But I also think of the connections I've made, legitimate ones. I think of the stories I've written for The Huffington Post, and my blog, Coping with Life, and how I now get to share my writing with people from every facet of my life.
They include those form my high school, many of whom were pleased to see proof -- via Facebook -- that I was still alive. Many of them hadn't seen a single shred of my writings since I was editor of my high school newspaper in 1985. Unfortunate for some, they now get to see my face for the first time in many years.
On Facebook, I post almost every story I ever write, whether it's for Coping with Life, the Huffington Post or AOL's Patch.com, where I currently work as a regional editor for the Jersey Shore. I watch the hits drive up -- skyrocket, really -- the minute I put the address into the tiny Twitter box, which automatically reposts the link onto Facebook. I engage in legitimate debate whenever someone comments.
Right now, I'm hiring people for a series of towns, all to cover Jersey Shore news. I've got to find people who can live and work in places like Point Pleasant, Belmar, Brick Township, Howell Township, Toms River and Berkeley Township, N.J. - places whose beauty has been drowned by a decrepit MTV show that's dumber than dirt.
Through my own media -- and with no help from MTV -- I've gotten strong candidates by simply putting out alerts. Their stories will be on my Facebook, and Facebook will be the tool they'll need to get their message across.
I remember when I worked in the Trenton, N.J. Statehouse Bureau for one of my old papers, The Record of Bergen County, N.J.. We kind of caught onto this story-posting phenomenon quickly, posting even the smallest news brief in between the gossip on grain punch and the baseball games on our Facebook pages.
Some of the older editors who viewed Facebook as a thing that's only done by dirty kids would nearly choke on their lunches when they'd see our hit totals rise so high.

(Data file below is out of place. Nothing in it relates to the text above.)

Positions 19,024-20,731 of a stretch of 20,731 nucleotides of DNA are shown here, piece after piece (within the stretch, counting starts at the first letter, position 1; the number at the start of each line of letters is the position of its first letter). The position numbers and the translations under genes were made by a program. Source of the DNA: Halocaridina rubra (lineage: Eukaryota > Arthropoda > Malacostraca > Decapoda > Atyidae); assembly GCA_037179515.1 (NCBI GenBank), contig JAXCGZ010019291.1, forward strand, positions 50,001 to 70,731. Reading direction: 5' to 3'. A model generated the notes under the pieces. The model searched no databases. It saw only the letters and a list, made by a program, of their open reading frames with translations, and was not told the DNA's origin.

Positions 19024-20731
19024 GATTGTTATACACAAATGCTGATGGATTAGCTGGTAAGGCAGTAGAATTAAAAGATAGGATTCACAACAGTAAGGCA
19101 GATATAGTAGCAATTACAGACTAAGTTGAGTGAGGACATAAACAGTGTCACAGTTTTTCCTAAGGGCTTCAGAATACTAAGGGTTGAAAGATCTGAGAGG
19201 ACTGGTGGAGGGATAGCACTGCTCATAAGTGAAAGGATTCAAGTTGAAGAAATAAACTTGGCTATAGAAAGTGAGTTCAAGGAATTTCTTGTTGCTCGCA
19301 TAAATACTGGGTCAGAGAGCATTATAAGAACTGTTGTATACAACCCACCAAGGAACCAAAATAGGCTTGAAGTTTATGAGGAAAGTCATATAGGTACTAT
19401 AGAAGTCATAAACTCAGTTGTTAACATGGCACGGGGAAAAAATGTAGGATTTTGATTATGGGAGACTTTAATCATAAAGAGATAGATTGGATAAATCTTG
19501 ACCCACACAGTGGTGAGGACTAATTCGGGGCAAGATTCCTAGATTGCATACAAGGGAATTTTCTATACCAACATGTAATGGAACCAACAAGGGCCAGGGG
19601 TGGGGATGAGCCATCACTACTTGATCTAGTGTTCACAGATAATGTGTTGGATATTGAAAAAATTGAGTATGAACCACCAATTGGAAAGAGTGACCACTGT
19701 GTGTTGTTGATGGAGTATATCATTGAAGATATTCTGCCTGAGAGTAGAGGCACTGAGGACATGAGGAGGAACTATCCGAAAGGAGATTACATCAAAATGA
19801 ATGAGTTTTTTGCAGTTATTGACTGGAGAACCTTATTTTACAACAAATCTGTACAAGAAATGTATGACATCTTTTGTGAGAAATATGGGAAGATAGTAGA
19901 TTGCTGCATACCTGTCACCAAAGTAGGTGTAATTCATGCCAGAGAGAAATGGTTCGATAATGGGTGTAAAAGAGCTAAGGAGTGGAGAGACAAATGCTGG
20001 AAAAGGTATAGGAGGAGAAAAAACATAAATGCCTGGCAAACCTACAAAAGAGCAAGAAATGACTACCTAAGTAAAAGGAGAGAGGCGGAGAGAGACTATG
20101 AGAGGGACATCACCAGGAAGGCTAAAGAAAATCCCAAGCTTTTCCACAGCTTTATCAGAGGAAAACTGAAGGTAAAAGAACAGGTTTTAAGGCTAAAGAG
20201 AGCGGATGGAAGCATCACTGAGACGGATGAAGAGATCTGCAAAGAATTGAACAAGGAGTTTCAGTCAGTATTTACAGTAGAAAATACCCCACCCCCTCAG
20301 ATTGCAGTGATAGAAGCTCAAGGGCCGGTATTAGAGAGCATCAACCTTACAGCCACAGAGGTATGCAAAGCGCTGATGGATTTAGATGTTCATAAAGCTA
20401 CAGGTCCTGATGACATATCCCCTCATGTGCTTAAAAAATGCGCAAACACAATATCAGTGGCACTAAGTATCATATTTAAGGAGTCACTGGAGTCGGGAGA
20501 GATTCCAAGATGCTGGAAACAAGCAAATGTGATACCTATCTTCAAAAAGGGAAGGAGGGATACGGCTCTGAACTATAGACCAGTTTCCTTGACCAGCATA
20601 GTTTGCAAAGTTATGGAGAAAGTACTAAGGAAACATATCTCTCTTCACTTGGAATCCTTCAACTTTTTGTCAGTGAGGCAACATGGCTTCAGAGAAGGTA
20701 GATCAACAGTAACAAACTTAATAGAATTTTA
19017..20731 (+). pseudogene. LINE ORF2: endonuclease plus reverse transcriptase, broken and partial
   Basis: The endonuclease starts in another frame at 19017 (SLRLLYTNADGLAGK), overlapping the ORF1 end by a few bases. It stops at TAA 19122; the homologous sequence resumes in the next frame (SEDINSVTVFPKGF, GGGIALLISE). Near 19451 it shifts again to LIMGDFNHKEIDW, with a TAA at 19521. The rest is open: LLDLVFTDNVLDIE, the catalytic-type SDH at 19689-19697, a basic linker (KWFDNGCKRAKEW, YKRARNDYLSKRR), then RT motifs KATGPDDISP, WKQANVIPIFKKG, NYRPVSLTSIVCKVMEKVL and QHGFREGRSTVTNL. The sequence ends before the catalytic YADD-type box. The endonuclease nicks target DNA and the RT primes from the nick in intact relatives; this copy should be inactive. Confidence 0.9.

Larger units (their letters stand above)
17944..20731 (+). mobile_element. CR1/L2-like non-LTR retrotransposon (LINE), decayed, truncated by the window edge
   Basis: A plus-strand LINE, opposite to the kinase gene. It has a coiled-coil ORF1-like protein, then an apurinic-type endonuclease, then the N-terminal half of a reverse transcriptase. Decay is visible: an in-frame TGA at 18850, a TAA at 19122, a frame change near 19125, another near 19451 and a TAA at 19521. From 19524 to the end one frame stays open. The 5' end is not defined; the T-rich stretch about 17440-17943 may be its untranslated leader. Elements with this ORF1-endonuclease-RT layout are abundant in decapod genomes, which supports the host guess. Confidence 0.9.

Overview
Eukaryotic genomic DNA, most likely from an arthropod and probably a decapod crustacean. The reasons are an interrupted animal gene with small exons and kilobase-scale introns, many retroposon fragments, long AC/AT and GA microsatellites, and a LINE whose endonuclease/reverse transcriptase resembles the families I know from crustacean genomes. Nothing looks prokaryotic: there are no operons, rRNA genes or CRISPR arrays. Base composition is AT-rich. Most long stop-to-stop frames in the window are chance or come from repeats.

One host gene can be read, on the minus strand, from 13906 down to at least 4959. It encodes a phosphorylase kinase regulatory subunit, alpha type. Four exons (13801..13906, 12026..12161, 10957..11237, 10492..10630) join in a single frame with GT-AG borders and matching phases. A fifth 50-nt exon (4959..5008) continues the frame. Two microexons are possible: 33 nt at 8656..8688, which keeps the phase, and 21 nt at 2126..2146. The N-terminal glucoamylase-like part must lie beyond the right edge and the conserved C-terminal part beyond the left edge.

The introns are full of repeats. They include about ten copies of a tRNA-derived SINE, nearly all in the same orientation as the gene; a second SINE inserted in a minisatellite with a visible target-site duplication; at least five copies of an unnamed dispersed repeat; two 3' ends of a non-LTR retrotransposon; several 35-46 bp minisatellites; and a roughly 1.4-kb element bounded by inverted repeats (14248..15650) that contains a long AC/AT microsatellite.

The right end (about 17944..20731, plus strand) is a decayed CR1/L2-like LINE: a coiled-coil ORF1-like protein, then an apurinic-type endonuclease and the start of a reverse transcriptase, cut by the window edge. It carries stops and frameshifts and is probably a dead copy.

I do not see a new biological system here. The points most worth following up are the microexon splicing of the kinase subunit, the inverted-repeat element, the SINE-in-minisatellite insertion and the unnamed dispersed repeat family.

Sure, many have intentions that, some may say, are a bit unholy. A friend of mine said he turned to Facebook after a breakup. Every time he wanted sex, he looked up the postings from the ones who have only one interest listed: "Men." Then there are the others who have closed all the doors of their lives, and they've chosen to bury themselves into the screen of the computer, making themselves virtual recluses more reclusive than J.D. Salinger.
But I've got people I never thought I'd see again ... people who lived in mobile homes in Delaware who used to use the rabbit ears to get a T.V. signal when I worked for The Delaware State News 20 years ago. Some have ditched the trailer; others still have them; all of them got broadband.
I've had conversations with friends who needed help. Or maybe they just needed a conversation, because they had no one else to talk to. Talking on the telephone takes too much time and energy. Instant-messaging lets the thoughts run through the fingers, and lets people rattle on the keyboard, rather than taking talking breathlessly on the telephone.
I never thought I'd do it, let alone advocate for it. Then, Just a couple years after I saw those giggling girls, I became a part of it, joining Facebook when I got admitted into Columbia University for a masters degree.
The Columbia orientation-day packet had a sheet that said, "Fill this out for your Facebook profile." "Huh?" I though, wondering if this was a joke or a requirement, or both.
I submitted it, and then I quickly forgot about it ... until some six months later, when an email showed up in my inbox from Facebook. Two of my best friends friended me, which I readily accepted.
I said, that's it. Too much time for this. Got enough friends. Goodbye.
That was 450 friends ago.